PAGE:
It was a normal Monday. With the flu in the house, I wasn’t sure which child I would be up with in the early morning hours, but I knew someone would need something for their fever.
Up at 3am.
I had even beat my 20 year old Starbucks-early-morning-barista-daughter up. She would be leaving the house at 4:30am. The two year old wasn’t going back to bed. She was up and didn’t know what she wanted exactly, but she knew it needed to involve momma right next to her. There was no consoling her other than rocking her and singing softly to her as the Motrin took effect. As she began to settle down, the kitchen was now calling. Being up early with the younger kids allowed me a chance to make an early morning breakfast for my college student who was headed out to campus for a full day of summer classes. As the day unfolded, I knew it was a good time to get into that school room and organize all those school papers and clean out all the backpacks before something started growing in them. While the house was a flurry, little girls were drawing pictures for their big brother who was off at camp, my 16 year old daughter getting ready to take one of her sisters on that promised trip to the pool.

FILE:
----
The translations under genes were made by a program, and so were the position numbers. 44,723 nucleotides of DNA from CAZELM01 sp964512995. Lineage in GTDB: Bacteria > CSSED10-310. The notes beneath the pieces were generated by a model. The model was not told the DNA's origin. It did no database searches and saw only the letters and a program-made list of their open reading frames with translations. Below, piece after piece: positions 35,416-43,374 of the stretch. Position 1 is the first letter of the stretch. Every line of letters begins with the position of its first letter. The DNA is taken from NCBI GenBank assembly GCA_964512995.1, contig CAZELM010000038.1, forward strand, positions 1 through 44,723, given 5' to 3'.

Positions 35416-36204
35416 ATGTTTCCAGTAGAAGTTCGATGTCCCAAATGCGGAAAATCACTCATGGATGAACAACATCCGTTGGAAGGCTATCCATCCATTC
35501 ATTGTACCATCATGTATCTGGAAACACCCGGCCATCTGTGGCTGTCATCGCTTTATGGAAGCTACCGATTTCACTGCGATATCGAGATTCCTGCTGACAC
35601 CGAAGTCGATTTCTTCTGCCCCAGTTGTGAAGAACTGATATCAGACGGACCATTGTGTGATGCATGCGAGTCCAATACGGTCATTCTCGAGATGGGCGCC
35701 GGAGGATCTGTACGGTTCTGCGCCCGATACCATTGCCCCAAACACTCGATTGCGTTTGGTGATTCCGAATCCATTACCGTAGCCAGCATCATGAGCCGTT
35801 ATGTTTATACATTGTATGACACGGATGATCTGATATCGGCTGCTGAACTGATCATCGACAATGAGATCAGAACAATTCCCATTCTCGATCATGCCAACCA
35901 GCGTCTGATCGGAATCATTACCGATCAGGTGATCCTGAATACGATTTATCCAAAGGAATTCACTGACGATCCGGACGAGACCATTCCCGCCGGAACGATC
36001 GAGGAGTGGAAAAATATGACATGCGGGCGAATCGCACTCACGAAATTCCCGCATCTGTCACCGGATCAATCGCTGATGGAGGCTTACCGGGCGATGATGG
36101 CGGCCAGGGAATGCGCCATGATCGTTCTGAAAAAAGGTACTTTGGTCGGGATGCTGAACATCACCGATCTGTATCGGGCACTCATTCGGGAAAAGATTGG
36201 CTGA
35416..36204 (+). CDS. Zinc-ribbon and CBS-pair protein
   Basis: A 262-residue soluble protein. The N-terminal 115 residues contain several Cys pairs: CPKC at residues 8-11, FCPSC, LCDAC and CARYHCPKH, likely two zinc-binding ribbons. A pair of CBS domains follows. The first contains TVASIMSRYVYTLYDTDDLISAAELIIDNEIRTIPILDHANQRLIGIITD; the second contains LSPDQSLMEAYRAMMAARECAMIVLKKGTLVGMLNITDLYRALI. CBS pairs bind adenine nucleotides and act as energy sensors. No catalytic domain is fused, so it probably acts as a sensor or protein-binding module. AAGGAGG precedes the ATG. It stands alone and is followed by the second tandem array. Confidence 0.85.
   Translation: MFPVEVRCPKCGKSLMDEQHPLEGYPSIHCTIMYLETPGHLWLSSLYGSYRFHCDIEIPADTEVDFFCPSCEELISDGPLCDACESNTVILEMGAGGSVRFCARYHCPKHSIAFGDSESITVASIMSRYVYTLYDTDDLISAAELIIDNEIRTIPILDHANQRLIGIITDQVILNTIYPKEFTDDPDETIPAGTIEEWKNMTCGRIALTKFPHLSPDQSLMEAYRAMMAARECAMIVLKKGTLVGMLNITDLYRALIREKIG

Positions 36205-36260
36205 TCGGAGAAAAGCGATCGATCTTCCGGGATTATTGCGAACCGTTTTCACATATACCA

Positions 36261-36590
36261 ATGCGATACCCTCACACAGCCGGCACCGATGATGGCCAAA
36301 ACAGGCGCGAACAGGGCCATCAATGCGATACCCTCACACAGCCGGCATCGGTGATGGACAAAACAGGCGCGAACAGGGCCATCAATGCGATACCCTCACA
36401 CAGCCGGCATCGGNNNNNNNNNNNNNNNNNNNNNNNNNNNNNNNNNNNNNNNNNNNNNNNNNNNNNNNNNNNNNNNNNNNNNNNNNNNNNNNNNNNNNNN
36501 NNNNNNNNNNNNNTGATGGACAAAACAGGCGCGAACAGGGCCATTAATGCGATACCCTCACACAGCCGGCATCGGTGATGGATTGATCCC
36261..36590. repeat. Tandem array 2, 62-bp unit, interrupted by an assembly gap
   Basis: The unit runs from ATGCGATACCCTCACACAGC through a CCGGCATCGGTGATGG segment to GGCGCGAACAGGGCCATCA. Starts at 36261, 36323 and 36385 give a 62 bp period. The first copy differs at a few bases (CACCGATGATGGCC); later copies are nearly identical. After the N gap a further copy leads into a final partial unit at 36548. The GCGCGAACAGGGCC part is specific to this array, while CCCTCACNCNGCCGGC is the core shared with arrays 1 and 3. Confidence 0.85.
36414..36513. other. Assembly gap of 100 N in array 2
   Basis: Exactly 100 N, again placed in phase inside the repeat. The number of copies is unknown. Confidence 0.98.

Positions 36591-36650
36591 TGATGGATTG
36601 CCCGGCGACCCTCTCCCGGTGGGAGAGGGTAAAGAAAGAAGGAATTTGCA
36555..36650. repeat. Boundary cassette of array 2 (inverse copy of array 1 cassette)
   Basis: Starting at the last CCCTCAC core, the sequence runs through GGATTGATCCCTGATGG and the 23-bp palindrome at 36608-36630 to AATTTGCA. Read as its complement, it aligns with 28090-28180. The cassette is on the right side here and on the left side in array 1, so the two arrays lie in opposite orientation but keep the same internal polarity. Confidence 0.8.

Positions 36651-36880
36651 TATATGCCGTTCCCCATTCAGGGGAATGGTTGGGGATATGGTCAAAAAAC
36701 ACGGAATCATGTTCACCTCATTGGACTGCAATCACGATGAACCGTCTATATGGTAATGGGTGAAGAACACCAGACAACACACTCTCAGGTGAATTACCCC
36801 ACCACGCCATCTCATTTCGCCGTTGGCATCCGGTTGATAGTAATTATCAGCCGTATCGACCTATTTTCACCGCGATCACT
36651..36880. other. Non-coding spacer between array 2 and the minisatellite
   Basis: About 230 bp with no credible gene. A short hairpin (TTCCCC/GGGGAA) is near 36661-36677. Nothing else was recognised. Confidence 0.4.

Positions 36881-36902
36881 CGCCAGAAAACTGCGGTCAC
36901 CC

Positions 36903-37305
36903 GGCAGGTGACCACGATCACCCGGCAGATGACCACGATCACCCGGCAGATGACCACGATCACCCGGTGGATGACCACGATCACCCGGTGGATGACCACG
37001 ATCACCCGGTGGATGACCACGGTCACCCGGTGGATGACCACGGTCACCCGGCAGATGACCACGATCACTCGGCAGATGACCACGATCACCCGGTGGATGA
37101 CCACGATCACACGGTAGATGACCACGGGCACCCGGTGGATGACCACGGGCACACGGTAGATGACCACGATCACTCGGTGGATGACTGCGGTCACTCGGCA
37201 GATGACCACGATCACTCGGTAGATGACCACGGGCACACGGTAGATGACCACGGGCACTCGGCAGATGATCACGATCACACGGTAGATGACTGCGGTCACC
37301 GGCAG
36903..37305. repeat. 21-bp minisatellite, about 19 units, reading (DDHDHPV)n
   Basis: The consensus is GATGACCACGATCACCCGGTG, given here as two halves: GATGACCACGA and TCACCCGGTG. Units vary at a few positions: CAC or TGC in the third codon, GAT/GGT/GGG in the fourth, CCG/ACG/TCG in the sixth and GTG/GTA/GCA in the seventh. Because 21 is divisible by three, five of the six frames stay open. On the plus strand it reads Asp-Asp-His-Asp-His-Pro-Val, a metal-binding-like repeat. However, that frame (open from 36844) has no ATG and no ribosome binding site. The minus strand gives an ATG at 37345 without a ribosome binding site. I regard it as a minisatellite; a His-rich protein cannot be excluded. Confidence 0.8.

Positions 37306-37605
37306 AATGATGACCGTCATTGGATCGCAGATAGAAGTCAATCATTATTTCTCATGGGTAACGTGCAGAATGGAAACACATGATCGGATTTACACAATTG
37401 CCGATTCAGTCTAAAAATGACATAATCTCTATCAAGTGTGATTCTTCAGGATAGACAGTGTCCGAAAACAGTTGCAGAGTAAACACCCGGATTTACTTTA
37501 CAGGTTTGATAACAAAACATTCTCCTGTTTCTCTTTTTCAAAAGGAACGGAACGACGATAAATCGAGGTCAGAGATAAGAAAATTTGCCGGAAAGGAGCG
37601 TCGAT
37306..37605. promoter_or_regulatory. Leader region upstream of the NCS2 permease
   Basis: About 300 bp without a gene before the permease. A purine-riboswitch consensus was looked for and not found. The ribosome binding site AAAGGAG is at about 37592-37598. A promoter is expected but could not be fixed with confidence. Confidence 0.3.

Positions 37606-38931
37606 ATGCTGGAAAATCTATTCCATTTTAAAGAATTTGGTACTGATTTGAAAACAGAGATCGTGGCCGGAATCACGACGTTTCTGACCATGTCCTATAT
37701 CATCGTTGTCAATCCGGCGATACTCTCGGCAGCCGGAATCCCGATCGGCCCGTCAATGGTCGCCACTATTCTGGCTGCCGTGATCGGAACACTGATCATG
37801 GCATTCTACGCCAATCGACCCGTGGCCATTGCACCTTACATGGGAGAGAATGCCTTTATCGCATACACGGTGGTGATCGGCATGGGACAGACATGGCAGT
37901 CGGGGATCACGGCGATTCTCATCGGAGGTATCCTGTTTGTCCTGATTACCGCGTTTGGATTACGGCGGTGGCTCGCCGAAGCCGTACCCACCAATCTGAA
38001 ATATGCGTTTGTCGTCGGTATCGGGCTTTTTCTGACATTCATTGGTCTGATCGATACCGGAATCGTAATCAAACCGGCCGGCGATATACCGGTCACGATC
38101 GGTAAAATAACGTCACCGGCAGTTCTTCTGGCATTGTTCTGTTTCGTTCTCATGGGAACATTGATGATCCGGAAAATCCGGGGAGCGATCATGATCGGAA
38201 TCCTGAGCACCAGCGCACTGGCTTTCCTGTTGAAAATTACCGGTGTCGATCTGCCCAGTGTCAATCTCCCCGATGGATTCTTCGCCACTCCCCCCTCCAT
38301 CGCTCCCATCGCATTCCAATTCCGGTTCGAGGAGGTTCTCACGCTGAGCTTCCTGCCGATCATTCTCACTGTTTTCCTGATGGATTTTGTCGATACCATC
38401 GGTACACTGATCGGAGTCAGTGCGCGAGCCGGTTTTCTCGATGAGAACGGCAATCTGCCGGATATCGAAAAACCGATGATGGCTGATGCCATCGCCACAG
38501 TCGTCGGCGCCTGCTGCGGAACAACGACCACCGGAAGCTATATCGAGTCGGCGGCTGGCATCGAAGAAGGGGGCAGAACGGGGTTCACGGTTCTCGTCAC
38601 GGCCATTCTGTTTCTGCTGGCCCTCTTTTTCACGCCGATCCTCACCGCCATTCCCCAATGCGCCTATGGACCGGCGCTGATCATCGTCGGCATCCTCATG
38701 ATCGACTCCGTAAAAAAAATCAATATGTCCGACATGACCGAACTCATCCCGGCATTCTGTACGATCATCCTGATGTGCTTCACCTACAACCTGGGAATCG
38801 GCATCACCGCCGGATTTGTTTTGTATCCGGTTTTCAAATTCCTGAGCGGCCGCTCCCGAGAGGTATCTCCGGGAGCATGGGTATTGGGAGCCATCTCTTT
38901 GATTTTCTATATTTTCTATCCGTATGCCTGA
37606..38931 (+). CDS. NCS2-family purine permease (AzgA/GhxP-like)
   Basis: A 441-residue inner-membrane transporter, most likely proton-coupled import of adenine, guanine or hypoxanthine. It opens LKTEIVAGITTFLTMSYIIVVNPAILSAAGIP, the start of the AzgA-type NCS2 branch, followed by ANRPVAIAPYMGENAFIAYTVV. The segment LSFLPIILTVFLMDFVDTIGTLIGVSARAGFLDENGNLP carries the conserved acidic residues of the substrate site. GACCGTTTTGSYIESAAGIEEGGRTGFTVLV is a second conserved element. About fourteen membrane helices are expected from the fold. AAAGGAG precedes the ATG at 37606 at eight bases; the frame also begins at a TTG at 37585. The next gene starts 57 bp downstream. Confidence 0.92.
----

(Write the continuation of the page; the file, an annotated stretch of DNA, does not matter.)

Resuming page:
2pm: I grab a quick nap, my work-from-home hubby is headed to an appointment and we kiss goodbye.
It’s now 2:45 in the afternoon and I need to meet a student I’m tutoring at the library soon. With the dinner instructions explained to the teen in charge, and the preferred chores requested, I head out to teach.
3:30 at the library, my student has arrived late and I get a text.
Cassidy: Mom….Abby is being horrible. Will you talk to her? She has been rude, disobedient, and back talking. She’s told me she hates me over 8 times and counting and she keeps screaming like I’ve been hurting her, when in fact I haven’t touched her. She’s being SO dramatic!!
Me: Send her to my room and let her lay down. I will call her
Cassidy: I tried to. She won’t listen.